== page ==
MICHELE NORRIS, Host:
From NPR News, this is ALL THINGS CONSIDERED. I'm Michele Norris.
MELISSA BLOCK, Host:
And I'm Melissa Block. There was another twist today in the saga of James Frey. The author who made up parts of his memoir, A Million Little Pieces, went back on the Oprah Winfrey Show, where his fame took off. Winfrey devoted her whole broadcast to the Frey controversy, and she says she made a mistake when she decided to back Frey after his Fabrications came to light. NPR's Lynn Neary has the story.
LYNN NEARY: When Oprah Winfrey endorses a book it means millions of dollars in sales. So when Oprah called up The Larry King Show after the controversy over Frey's book first erupted, Frey and his publishers no doubt heaved a huge sigh of relief, because Oprah said she believed it was not that important that Frey had lied.
(SOUNDBITE FROM LARRY KING LIVE)
OPRAH WINFREY: Whether or not the car's wheels rolled up on the sidewalk, or whether he hit the police officer, or didn't hit the police officer, is irrelevant to me. What is relevant is that he stepped out of that history to be the man that he is today, and to take that message to save other people and allow them to save themselves. That's what's important about this book.
NEARY: Today, Oprah Winfrey told her audience she regretted that phone call. Though the show did not give us permission to use tape, one person watching the program was Bill Bastone of The Smoking Gun, which first reported on the inconsistencies in the Frey memoir.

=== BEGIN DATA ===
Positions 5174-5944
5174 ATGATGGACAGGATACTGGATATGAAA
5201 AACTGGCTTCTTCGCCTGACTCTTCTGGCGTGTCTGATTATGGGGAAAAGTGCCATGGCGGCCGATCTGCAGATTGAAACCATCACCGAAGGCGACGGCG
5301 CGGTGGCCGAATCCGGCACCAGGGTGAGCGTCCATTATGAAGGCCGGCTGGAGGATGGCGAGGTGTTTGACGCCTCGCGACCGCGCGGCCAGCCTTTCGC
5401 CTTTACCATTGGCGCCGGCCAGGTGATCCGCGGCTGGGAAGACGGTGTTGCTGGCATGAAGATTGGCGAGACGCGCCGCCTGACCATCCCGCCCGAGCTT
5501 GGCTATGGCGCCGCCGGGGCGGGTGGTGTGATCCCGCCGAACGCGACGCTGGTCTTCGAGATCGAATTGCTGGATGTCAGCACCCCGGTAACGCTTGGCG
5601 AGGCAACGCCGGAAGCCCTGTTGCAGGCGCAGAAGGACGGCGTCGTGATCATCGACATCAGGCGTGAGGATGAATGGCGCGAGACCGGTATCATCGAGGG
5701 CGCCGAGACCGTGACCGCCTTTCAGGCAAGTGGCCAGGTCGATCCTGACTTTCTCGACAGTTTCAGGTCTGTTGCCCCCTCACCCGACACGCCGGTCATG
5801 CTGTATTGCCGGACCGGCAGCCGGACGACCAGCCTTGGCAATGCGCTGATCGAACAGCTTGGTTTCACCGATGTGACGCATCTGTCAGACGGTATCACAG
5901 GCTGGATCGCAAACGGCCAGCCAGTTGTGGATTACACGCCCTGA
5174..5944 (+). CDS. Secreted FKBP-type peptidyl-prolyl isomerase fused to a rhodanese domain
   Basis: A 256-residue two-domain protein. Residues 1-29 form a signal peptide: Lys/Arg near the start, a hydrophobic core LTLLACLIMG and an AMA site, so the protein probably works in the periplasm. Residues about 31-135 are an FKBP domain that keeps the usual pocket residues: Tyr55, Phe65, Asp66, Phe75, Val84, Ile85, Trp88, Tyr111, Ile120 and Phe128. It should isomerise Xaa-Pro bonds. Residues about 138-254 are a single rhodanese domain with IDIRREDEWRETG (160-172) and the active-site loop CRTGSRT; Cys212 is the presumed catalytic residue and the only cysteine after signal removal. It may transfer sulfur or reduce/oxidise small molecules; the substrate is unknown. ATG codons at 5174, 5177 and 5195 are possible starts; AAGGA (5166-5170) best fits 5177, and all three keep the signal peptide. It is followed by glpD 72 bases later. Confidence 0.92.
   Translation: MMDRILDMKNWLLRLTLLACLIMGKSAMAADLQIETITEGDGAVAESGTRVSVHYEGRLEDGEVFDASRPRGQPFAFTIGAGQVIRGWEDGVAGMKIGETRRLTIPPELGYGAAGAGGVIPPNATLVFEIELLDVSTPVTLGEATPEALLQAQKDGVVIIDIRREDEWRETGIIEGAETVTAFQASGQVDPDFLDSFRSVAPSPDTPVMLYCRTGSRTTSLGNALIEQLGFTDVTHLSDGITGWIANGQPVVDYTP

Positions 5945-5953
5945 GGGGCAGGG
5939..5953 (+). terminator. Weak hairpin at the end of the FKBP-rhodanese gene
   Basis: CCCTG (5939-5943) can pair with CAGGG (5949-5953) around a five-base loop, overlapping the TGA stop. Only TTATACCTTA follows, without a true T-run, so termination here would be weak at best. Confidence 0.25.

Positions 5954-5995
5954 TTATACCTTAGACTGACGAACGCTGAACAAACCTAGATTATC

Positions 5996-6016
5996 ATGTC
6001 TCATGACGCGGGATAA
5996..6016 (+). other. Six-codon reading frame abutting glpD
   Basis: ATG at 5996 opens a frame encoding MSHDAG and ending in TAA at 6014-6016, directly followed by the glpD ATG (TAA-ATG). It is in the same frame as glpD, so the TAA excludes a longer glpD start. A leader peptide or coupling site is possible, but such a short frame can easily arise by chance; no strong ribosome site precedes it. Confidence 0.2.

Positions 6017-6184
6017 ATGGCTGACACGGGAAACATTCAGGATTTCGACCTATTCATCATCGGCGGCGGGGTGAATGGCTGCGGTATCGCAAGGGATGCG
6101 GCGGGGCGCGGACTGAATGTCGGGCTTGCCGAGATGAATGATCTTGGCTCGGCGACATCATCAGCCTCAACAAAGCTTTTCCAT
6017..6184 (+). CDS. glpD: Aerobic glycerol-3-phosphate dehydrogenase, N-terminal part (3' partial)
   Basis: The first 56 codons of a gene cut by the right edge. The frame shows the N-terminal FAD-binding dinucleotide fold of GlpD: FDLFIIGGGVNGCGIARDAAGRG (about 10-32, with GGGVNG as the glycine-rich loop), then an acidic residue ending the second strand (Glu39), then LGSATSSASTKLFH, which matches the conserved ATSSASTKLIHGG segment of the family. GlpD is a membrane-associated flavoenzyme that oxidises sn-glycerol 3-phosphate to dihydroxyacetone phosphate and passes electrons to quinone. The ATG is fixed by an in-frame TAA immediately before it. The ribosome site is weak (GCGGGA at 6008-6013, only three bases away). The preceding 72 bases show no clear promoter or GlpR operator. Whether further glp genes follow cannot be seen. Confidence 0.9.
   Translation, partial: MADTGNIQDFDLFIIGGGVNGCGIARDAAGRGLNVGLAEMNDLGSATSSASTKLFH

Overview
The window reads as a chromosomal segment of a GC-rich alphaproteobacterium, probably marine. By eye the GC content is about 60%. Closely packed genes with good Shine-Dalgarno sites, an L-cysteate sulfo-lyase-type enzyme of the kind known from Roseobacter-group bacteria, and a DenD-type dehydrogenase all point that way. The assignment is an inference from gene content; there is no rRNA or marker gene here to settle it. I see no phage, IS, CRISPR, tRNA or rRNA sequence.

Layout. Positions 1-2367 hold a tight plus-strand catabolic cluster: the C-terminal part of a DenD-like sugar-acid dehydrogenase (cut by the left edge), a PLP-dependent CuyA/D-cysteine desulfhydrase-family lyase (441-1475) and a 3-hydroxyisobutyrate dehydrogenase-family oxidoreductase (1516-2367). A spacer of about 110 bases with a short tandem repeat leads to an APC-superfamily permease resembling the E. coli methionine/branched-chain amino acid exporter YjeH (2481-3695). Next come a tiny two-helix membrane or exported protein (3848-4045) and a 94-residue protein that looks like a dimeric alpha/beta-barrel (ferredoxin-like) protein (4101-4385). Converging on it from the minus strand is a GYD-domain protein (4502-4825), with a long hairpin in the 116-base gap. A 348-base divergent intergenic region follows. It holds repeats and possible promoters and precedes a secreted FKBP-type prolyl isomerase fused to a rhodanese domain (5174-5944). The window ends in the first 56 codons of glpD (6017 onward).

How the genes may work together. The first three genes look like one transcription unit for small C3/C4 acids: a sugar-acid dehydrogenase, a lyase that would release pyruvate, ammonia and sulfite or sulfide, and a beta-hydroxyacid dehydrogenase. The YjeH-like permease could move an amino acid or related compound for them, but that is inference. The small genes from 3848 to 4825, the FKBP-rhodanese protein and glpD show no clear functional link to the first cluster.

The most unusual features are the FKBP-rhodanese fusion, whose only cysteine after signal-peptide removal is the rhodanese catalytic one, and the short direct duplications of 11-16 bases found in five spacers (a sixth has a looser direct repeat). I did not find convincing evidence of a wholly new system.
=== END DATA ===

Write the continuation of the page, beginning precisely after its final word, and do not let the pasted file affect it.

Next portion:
BILL BASTONE: We were stunned. She came out and opened the show talking about how in her 19-year career in broadcasting, she had never done what she was about to do. And that was, right at the top of the show, just her and her alone, apologized to her audience, talked about how she was embarrassed by the fact that she stood up for Frey. It was, it was devastating.
NEARY: Among the guests on the show were journalists who had criticized Winfrey for her support of Frey. Richard Cohen, a columnist with The Washington Post said he was surprised by Winfrey's Frankness.
RICHARD COHEN: You know, I give her credit for, for getting out there and saying, um, I was wrong. And realizing that she has a reputation and standards that have, that have to be upheld. But, you know, you know, the world is full of people who just go on. I mean, you, you make a mistake or you do something outrageous, and you don't even look over your shoulder, you just keep going.
NEARY: The main event in today's show was Winfrey's interview with James Frey. She grilled him about the inconsistencies in his book. I feel you conned us, she said to Frey. How much is fabricated? She demanded to know. Bill Bastone says, he almost felt sorry for Frey.
BASTONE: I have to tell you, at the end of it, I mean, we felt bad for the guy. I mean, you don't want to really see anyone kind of batted around like that, and looking like he had been run over by a bus. I mean, it's, you know, you kind of feel for the guy. I mean, he brought it on himself, it's all at his hand, but still it was, you know, in that forum, being knocked around by Oprah Winfrey could not have been the most pleasant thing for someone to have to undergo.
NEARY: It is hard to imagine what it would be like to have your truthfulness challenged on national television by its biggest star, Oprah Winfrey. We'll probably never know, unless Frey decides to write a memoir about it. Lynn Neary, NPR News, Washington.
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